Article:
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Contents 1 BACKGROUND AND RATIONALE 1 Social Movements and Obesity Prevention, 2 Organization of This Summary, 5 2 MISSION: READINESS 7 Too Fat to Fight, 8 Changing Food Intake, 8 Improving Fitness, 10 Investing for the Future, 10 3 FOOD AND AGRICULTURE 11 Obesity and the Environment, 11 The Animal Connection, 13 Community Food Security, 14 A Commercial-Free Childhood, 16 Food and Gardening, 18 Food Retailers and Obesity Prevention, 20 Discussion, 22 4 PHYSICAL ACTIVITY AND THE BUILT ENVIRONMENT 25 Community Development, 25 Transportation Policy, 27 Bringing Back Recess, 28 Working with the Police, 30 Healthy Parks, Healthy People, 30 ix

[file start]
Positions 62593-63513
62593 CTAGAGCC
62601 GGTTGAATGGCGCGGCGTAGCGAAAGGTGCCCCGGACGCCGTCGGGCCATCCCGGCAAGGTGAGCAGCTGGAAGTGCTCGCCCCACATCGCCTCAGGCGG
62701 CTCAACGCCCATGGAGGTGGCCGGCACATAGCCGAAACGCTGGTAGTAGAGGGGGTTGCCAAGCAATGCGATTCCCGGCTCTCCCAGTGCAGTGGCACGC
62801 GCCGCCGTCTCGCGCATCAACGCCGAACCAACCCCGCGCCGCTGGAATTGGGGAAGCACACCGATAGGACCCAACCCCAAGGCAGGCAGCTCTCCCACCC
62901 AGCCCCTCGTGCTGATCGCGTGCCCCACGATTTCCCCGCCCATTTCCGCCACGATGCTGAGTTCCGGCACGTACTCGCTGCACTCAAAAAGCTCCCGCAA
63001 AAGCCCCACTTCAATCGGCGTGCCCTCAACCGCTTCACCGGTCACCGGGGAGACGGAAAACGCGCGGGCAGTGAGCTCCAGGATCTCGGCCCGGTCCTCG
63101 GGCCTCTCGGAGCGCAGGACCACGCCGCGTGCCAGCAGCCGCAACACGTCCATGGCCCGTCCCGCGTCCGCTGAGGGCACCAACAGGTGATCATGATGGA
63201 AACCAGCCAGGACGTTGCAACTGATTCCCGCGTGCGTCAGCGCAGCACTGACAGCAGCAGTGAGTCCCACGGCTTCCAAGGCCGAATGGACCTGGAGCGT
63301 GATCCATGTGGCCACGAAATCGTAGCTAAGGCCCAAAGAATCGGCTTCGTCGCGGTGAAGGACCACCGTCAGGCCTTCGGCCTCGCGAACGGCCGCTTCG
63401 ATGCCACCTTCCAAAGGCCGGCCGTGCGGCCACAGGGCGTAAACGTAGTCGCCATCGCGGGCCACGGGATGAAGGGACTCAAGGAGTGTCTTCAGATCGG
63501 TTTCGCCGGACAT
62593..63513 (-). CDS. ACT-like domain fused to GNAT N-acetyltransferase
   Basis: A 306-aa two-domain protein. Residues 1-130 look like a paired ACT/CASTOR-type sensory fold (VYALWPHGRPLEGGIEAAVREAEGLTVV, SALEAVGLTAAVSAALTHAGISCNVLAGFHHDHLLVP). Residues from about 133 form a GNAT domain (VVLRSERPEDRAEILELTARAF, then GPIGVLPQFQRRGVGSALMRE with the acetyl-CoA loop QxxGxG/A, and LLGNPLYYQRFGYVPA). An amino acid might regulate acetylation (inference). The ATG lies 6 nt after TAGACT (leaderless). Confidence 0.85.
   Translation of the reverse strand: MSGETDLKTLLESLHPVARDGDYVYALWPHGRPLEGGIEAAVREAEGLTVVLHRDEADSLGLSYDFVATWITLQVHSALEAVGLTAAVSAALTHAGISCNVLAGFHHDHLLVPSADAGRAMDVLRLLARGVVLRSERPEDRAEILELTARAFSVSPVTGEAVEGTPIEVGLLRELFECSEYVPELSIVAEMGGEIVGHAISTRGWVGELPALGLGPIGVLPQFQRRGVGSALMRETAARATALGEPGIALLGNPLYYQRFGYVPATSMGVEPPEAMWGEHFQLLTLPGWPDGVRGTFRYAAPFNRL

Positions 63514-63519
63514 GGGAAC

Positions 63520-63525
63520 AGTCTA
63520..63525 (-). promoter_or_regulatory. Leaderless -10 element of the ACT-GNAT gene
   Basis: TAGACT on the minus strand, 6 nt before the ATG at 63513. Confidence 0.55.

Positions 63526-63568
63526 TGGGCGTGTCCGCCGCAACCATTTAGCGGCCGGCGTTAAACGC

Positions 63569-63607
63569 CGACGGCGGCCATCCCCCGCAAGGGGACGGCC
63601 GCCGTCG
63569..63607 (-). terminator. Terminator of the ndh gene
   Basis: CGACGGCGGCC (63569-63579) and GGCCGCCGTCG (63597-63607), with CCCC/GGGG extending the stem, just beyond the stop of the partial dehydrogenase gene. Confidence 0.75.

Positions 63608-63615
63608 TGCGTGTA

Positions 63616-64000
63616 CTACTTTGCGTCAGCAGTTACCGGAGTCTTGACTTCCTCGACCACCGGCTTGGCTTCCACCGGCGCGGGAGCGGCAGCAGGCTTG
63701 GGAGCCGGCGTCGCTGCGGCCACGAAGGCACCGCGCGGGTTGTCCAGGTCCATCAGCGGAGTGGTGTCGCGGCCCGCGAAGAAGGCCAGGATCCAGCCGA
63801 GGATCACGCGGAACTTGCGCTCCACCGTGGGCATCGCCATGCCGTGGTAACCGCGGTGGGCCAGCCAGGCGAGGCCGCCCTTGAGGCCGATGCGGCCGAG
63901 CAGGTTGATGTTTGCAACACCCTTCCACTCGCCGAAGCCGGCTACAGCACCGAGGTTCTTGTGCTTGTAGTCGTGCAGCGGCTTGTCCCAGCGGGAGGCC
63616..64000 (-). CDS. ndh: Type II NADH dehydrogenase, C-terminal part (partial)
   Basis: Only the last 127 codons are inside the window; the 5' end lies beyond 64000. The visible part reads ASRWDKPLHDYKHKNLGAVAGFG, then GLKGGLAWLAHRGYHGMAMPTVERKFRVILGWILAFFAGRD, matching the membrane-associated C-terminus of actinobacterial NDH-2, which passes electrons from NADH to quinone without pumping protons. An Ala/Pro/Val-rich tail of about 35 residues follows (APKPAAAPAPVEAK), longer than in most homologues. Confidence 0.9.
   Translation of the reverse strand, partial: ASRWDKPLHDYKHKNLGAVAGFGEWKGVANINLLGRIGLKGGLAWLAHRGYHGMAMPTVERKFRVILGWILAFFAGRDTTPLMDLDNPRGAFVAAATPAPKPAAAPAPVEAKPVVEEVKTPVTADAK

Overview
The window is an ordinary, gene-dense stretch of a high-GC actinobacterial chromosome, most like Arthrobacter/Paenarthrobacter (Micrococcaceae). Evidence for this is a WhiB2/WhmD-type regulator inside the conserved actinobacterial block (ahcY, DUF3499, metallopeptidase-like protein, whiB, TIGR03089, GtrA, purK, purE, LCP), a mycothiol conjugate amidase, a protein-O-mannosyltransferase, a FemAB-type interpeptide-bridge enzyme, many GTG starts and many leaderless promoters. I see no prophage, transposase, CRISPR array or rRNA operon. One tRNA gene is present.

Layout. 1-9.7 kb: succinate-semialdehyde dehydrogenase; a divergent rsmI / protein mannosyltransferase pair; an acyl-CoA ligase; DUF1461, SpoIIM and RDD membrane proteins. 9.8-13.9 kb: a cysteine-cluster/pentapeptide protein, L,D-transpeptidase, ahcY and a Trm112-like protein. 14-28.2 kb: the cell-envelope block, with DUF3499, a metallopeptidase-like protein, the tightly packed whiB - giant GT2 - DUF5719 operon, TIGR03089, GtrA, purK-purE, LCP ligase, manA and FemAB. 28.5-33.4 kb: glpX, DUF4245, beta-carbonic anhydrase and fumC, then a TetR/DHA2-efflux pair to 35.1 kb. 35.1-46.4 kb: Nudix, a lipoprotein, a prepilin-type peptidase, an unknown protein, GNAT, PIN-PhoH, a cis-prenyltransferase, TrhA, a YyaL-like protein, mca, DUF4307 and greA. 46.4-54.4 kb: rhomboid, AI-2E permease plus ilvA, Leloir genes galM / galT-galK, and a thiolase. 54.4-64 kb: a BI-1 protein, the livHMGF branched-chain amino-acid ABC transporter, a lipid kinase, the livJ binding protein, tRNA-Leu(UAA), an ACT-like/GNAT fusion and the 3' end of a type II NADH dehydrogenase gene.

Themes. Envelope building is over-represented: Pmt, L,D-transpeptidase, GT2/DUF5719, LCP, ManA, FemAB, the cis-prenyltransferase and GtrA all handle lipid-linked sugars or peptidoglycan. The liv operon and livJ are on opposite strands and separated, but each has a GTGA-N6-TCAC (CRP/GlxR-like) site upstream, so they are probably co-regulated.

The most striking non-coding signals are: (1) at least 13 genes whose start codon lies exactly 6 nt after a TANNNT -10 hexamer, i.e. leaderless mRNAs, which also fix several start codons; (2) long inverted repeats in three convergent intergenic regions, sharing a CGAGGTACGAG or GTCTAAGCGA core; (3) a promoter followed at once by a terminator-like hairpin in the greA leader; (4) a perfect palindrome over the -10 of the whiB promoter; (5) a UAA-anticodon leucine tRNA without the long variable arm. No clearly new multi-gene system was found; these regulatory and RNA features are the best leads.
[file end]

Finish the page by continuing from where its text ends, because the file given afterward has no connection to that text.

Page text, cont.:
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x CONTENTS Places to Play, 31 Discussion, 33 5 FORMING SUCCESSFUL ALLIANCES 35 Characteristics of Successful Social and Ideological Movements and Alliances, 35 The Importance of Building Authentic Trust, 38 Discussion, 41 6 BUILDING ALLIANCES 43 Creating Cross-Sector Alliances, 43 Working with Unexpected Allies, 46 7 FINAL OBSERVATIONS 49 REFERENCES 51 APPENDIXES A Workshop Agenda 57 B Speaker Biographical Sketches 61 C Statement of Task 71 D Acronyms 73